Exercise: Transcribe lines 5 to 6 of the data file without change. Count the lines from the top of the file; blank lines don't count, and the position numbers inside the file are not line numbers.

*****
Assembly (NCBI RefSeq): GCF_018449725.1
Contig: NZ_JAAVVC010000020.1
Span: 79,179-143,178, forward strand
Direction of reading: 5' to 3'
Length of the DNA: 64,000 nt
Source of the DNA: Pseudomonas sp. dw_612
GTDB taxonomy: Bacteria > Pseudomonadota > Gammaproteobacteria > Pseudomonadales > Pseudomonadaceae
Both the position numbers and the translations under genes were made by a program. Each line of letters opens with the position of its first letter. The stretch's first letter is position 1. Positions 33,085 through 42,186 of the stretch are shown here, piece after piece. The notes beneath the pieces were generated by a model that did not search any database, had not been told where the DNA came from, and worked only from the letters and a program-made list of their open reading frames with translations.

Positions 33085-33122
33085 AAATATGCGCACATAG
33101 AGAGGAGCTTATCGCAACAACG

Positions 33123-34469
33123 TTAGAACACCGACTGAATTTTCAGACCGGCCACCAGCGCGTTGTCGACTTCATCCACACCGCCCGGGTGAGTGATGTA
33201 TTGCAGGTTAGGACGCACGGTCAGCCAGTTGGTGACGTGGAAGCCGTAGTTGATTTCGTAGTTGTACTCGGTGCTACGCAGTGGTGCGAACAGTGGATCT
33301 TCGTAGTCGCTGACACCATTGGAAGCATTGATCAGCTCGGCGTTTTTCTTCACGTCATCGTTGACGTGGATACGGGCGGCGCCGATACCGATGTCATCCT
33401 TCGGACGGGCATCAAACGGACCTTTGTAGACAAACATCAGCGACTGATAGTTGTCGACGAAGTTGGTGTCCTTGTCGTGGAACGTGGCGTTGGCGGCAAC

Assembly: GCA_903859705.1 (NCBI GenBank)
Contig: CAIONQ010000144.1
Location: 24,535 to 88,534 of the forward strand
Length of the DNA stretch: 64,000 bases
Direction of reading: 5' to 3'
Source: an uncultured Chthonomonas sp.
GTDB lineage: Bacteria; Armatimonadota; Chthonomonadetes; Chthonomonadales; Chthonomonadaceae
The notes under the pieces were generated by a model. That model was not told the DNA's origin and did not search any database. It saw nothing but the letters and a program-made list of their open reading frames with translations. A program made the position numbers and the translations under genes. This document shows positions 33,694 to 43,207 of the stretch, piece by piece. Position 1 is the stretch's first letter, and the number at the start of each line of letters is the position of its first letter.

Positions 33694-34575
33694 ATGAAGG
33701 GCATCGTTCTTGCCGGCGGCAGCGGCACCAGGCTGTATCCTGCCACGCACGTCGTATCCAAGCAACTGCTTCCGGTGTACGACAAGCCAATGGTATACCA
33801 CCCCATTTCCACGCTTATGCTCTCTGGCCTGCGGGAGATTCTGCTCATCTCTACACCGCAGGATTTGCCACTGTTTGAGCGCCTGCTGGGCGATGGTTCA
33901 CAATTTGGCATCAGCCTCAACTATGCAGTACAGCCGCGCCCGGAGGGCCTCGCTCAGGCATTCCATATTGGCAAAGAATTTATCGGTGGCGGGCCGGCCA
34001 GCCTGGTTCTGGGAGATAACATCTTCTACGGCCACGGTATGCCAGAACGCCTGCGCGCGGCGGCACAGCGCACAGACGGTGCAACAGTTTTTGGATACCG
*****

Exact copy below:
Length of the DNA: 64,000 nt
Source of the DNA: Pseudomonas sp. dw_612